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Thursday, April 18
The Indiana Daily Student

How to keep the Earth in mind as you decorate your space


As a college student, it can be easy to overdo decorating a residence hall, apartment or house. As we move away from home and discover the beauty that accompanies having our own space, filling it with trinkets and things that feel like pieces of ourselves becomes one of the biggest tasks to handle after move-in. 

Sometimes, the Target dollar section just screams, “Come look,” and a decoration made of plastic and wrapped in plastic ends up in the cart. Then, it ends up on a wall or on a desk only to be thrown into a landfill at the end of the year. 

But there are ways to reduce the waste that accompanies decorating, and most of the ways come from taking inspiration from Mother Earth herself.

My favorite decorations to spread around my room and home are geodes. If you go hiking in Bloomington and look around near creeks, you can sometimes find these unbroken rocks lying on the ground. Cracking them open can take a while, but once you’ve done it, you'll find a beautiful array of light-catching crystals perfect for sprucing up any room. The small pieces can be put on windowsills or in plants, and the larger ones can be used as paperweights or other decoration on a desk or side table. After use, they can be put back outside or given to friends.

Some simple and eco-friendly decorations to put in your home, dorm or apartment are succulents or other plants. Succulents can be purchased from hardware stores such as Menards or Home Depot. They're great for busy college students because they retain water and don’t need to be tended to often. Regular plants need to be watered more often, but the experience of watching them grow is a rewarding one.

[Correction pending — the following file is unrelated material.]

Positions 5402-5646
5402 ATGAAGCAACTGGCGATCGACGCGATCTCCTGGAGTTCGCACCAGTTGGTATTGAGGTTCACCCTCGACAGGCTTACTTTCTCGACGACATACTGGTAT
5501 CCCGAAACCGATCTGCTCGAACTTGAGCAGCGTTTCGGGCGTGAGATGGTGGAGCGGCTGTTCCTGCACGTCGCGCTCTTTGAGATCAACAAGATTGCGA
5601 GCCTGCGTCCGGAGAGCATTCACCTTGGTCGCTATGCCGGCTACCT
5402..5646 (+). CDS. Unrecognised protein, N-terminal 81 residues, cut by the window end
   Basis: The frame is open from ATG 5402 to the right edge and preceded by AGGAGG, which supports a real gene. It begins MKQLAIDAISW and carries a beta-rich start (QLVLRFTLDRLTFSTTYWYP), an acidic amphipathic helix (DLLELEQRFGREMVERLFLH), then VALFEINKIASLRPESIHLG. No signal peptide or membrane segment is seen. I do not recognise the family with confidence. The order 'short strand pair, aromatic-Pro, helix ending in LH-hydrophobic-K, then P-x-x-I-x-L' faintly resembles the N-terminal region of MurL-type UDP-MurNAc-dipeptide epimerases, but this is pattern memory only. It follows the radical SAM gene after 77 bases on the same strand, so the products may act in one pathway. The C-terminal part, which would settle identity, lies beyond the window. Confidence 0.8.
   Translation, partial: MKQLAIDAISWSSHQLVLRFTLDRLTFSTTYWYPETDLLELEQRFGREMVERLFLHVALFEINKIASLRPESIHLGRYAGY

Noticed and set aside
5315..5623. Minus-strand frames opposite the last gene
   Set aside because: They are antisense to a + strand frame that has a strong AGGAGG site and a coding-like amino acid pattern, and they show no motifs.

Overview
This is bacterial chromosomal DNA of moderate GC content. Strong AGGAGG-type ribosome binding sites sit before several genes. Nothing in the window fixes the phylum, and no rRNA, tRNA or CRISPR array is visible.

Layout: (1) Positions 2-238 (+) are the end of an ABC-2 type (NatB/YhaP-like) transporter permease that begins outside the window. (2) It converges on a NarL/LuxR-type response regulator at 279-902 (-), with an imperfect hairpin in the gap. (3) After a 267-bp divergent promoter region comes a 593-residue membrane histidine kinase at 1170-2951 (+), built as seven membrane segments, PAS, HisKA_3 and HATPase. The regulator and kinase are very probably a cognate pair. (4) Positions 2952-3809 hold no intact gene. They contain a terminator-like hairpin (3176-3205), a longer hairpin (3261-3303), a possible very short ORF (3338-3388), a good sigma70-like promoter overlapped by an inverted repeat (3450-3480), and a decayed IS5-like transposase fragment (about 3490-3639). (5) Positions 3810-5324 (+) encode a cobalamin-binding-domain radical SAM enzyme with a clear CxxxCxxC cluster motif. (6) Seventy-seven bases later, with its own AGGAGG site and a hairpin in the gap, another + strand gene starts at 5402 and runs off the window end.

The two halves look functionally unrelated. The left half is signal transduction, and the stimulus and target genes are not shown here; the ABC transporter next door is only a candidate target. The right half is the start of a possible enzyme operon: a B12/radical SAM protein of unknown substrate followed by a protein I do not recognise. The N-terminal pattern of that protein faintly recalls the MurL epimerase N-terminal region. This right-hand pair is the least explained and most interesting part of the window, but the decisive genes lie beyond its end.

Creating decorations yourself is even more enjoyable than purchasing them from Target. Picking pretty flowers during a warmer season in Bloomington can last you years if you press the flowers in a book and leave them to dry out. After about four weeks, the flowers can be put into a picture frames — an easy secondhand purchase — and displayed around your home. If you begin to feel like the flowers are getting boring to look at, all you have to do is throw them outside and find new ones.

A succulent sits on a desk in Campus Walk Plantation South Apartments. Succulents are an easy and cheap plant students can take care of.  Claire Livingston

I come from a family that saves old art supplies, so I’ve hung up things I’ve created myself in the past to decorate my space. If you don’t see yourself as an artsy person, you can always write out a quote that resonates with you and hang it on your wall instead. You can also cut up old newspapers and find words, letters and photos you enjoy and paste them onto a page.

If you’d rather just go out and purchase things to decorate your home, secondhand stores and places such as Plato’s Closet can make finding them easy. Plus, it feels more like a one-of-a-kind experience if you don’t see nine of the same thing on the shelf at Target.

Creating a space that is environmentally friendly takes work, but it’s a rewarding experience. Nothing is better than someone asking where you got a decoration and being able to say, “I made it,” “I searched a bunch of secondhand stores for it” or “I found it while I was hiking.”

Items such as geodes and picture frames filled with pressed flowers sit on a window sill in Campus Walk Plantation South Apartments. Some students decorate their living spaces in environmentally friendly ways.  Claire Livingston
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